France, November 2015, the Struggle to be Human

Column by Bishop John Shelby Spong on 19 November 2015 0 Comments
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I’ve heard you say in multiple lectures that the gospels disagree on who the disciples were and that because of this discrepancy, there are technically more than 12. Out of curiosity, I tried to do some basic research on it and it seems like the common explanation is that two of them went by different names, Bartholomew/Nathanael and Thaddeus/Jude. I did also see that “Some biblical scholars reject this theory, however, holding that Jude and Thaddeus did not represent the same person.” I have no intention of trying to argue for one theory or the other but I’m curious if you could briefly explain why you believe that they are not the same person.


Dear Joey,

Does it not occur to you that it is strange to have the same person named both Bartholomew and Nathanael? Or Jude and Thaddeus? That looks to me like a weak attempt to overcome a clear discrepancy in the Bible and thus to preserve “literal” accuracy. That is an unworthy attempt to preserve a false premise.

The facts of the Bible are clear. The idea was firm that Jesus had twelve disciples. That number appears in every gospel and in the writings of Paul. The number twelve was a very important symbol. Israel had twelve tribes. The new Israel, as the church began to think of itself as being, must also be based on twelve units. In Matthew, Jesus brings these two symbols together when he is quoted as saying to the disciples: “You will sit on twelve thrones judging the twelve tribes of Israel” (Matt 19:28). It is interesting to note that when Jesus says this, Judas is still among the twelve. In his resurrection story, Matthew acknowledges the defection of Judas when referring to the disciples to whom Jesus was said to have appeared on a Galilean mountaintop as “the Eleven.” Paul had not made that adjustment when he said of the resurrected Jesus that he appeared “first to Cephas, then to the Twelve” even though he claims that these appearances occurred on the third day after the crucifixion. In the first chapter of Acts, Luke tells of how Matthias was chosen to replace Judas so that the number twelve could be restored and preserved. So there is a strong biblical conviction about the disciples being twelve in number. There are, however, many conflicts as to who the twelve actually were. Mark and Matthew have one list, Luke and Acts have another. They do not agree. John speaks of “the twelve” but he never names them. In chapter one, however, he does tell an elaborate story of the call of Nathanael to be a disciple of Jesus. The name Nathanael has never before this moment been heard in Christian circles. John also introduces in chapter 13 the hero of the Fourth Gospel, an unnamed disciple called only: “the disciple whom Jesus loved.” The traditional attempts to identify this “beloved disciple” with John, the son of Zebedee, have been totally dismissed in scholarly circles since the 19th century. Other attempts have been made to identify this unnamed disciple with Thomas, James (the brother of Jesus), Mary Magdalene and even with Lazarus raised from the dead. Only Thomas of these four names was listed as one of the twelve.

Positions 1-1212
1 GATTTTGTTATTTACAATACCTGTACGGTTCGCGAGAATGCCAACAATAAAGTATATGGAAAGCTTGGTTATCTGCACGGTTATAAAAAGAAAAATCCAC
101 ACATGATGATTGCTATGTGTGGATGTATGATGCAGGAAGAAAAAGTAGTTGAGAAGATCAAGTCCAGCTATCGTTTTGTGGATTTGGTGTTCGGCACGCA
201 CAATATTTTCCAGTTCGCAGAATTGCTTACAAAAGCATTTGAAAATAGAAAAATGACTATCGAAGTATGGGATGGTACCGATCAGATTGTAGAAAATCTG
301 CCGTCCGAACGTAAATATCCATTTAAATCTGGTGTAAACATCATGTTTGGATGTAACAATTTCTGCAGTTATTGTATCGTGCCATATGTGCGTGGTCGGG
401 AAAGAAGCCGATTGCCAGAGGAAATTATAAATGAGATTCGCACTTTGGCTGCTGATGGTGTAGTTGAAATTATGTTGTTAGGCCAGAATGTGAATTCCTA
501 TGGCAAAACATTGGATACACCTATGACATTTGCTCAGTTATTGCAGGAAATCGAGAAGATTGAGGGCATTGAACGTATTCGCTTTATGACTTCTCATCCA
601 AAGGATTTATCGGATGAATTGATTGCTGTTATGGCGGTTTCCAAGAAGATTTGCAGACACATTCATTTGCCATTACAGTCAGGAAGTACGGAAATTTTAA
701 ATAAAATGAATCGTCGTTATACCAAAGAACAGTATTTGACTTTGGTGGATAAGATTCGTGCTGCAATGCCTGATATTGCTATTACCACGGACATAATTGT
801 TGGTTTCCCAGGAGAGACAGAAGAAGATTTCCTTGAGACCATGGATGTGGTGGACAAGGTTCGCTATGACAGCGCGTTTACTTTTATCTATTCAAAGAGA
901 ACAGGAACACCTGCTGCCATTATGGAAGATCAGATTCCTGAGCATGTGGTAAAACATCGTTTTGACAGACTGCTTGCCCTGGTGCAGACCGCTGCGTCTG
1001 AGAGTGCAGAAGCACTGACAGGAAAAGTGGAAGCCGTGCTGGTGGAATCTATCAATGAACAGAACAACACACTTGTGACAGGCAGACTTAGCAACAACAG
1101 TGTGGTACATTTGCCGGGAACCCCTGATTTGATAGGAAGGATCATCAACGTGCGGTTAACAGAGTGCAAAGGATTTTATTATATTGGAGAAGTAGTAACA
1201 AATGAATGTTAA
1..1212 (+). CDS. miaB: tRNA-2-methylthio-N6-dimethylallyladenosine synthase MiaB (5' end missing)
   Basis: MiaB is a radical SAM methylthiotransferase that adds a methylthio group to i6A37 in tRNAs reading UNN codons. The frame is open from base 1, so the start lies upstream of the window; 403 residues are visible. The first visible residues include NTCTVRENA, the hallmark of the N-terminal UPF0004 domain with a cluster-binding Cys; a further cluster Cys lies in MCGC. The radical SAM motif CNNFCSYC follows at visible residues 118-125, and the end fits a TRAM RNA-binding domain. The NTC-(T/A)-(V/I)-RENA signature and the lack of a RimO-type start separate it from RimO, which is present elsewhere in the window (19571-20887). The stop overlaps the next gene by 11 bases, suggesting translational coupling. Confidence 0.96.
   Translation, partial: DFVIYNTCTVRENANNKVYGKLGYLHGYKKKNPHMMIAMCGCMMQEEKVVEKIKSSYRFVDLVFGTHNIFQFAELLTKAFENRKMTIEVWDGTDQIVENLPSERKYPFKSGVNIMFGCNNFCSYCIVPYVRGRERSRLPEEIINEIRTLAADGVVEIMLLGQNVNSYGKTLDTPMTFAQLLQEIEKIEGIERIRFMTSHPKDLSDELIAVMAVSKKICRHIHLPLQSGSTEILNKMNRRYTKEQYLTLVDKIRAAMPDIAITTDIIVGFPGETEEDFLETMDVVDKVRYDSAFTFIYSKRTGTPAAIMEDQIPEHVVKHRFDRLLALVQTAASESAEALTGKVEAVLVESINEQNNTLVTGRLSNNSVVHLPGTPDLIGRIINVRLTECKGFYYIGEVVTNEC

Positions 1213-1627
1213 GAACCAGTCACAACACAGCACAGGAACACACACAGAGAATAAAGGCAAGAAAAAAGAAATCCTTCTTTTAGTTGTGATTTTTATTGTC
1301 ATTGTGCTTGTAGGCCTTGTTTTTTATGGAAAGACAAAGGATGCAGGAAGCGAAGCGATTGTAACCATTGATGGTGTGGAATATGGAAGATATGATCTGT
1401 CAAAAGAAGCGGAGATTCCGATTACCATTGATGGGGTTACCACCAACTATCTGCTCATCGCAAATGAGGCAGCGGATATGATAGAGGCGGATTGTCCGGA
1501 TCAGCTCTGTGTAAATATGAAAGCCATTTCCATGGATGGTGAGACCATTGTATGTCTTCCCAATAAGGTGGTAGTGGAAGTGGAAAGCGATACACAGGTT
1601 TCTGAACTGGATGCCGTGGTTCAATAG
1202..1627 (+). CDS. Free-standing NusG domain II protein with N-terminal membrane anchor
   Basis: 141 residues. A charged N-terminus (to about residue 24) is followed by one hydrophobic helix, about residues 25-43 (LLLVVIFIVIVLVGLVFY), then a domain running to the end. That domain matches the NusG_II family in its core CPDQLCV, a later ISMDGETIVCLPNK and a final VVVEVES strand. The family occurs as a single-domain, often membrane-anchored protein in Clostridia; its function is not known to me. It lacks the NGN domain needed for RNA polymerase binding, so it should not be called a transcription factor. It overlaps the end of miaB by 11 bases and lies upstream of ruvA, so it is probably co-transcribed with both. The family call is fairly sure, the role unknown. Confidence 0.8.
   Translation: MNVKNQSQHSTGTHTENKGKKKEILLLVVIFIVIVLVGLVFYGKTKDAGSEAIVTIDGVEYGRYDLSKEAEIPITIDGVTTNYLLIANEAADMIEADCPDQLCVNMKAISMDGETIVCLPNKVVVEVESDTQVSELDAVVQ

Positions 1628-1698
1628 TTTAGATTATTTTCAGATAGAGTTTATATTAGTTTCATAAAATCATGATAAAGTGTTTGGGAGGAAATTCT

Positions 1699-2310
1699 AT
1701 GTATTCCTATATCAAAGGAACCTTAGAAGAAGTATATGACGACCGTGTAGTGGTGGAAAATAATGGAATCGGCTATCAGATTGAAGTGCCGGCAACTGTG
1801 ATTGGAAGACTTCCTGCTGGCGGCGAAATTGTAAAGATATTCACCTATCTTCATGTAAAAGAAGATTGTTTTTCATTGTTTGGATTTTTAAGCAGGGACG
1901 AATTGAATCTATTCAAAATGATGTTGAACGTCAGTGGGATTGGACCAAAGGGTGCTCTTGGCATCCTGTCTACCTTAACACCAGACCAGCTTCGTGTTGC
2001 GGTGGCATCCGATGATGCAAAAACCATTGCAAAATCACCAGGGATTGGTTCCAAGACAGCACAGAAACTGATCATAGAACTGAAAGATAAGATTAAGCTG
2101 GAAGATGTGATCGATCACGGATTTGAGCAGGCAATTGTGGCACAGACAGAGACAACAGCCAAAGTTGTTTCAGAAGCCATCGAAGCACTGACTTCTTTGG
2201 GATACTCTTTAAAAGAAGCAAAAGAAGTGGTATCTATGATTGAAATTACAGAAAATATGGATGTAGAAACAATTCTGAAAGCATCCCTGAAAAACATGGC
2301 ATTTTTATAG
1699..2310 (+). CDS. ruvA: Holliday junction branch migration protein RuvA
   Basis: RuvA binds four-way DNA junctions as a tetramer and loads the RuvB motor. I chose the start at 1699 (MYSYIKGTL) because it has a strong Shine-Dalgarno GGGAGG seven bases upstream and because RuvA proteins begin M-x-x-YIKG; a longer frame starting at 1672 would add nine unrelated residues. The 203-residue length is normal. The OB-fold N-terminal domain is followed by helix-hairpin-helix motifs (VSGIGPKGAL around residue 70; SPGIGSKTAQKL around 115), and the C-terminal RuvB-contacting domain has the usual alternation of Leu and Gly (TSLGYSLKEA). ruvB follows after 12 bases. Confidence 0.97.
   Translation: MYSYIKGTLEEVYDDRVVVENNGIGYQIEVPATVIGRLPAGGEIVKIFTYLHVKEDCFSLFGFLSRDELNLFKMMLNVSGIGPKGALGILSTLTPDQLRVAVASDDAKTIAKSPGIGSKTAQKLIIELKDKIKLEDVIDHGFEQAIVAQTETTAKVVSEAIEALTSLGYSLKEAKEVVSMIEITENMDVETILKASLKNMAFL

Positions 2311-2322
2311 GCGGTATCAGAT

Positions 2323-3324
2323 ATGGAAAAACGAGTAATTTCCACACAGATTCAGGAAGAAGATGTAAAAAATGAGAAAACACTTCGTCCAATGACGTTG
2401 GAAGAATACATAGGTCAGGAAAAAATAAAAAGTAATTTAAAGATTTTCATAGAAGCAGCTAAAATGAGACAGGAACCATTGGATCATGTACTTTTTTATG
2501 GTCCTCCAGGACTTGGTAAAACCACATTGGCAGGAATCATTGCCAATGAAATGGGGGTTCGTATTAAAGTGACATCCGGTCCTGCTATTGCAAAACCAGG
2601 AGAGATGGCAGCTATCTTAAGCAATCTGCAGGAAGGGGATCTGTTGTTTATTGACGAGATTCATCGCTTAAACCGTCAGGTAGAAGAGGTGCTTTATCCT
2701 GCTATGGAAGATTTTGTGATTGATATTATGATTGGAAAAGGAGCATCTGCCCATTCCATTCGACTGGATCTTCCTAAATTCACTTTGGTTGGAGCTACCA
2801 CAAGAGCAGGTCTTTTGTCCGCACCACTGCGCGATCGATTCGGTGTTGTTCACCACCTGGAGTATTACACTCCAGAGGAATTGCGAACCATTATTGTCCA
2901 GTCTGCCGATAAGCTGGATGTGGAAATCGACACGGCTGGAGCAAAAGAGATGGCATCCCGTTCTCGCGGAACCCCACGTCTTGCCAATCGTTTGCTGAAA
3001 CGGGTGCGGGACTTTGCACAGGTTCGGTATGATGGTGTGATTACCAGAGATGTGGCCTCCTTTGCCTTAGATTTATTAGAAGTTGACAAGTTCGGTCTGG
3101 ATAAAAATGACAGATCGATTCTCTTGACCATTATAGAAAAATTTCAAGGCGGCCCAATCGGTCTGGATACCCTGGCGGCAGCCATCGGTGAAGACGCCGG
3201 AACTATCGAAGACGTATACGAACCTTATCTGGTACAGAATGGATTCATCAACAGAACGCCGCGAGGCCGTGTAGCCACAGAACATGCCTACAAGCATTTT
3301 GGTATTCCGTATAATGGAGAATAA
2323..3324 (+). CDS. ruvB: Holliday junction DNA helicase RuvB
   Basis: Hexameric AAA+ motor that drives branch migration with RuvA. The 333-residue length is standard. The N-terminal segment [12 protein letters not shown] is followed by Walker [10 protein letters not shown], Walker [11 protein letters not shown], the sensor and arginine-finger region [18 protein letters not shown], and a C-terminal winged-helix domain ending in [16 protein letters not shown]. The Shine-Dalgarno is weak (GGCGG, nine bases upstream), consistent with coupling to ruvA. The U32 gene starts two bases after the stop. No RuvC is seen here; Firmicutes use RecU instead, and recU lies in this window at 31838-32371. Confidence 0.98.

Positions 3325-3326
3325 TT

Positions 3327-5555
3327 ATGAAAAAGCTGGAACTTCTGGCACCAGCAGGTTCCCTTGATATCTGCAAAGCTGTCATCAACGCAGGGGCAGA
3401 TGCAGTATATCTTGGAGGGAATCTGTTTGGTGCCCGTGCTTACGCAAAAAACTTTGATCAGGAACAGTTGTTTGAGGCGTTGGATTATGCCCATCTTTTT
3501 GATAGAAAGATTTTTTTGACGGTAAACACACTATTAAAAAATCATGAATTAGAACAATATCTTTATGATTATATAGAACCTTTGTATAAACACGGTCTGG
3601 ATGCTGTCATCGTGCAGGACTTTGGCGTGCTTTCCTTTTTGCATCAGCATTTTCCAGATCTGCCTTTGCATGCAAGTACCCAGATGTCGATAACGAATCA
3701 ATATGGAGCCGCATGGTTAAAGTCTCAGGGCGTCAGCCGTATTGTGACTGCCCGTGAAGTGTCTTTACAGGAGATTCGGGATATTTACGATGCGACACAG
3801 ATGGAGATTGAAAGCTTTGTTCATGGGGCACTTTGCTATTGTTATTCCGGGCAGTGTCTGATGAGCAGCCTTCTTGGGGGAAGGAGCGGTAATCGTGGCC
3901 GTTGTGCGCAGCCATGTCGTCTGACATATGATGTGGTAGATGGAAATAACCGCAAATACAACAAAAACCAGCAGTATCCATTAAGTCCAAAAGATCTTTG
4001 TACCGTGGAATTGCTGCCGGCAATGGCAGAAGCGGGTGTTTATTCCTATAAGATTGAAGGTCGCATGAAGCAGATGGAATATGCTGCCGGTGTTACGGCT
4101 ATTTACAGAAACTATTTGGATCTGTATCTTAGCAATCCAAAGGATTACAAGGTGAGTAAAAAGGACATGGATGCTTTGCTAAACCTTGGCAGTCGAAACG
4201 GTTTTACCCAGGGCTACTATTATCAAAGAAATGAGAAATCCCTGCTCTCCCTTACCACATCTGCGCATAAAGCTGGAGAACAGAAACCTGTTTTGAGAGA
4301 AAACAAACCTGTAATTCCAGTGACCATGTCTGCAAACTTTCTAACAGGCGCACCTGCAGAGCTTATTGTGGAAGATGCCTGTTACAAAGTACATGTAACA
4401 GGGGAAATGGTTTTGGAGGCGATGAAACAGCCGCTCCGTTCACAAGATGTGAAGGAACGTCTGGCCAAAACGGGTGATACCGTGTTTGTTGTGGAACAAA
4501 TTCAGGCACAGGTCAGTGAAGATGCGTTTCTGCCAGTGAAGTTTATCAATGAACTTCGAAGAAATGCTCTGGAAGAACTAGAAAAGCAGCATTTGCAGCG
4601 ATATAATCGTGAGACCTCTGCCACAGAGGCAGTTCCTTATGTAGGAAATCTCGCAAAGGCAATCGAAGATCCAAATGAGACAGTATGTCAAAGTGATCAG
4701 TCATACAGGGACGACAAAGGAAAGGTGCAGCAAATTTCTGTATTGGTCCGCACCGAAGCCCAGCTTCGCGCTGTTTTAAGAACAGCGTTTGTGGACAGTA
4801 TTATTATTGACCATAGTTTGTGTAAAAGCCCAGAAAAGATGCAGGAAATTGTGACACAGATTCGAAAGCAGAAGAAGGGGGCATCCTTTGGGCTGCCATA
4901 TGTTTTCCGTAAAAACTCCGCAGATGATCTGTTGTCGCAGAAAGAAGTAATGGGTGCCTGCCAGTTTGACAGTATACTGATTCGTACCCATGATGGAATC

In the Epilogue attached to the gospel of John (chapter 21), the unknown author refers to the disciples as now being “seven” in number. He identifies them as being Simon Peter, Thomas, Nathanael, James and John (the sons of Zebedee) and two others who do not receive names.

No, there is no agreement in the names of the Twelve in the New Testament and the attempt to force them into being twelve by suggesting that some of them had two names is a silly exercise in the attempt to keep the literal Bible intact. We need to embrace what is surely a fact, namely that the number “twelve” was set in the earliest days of the Christian movement, but who the twelve actually were was apparently never settled.

Thanks for writing.

John Shelby Spong




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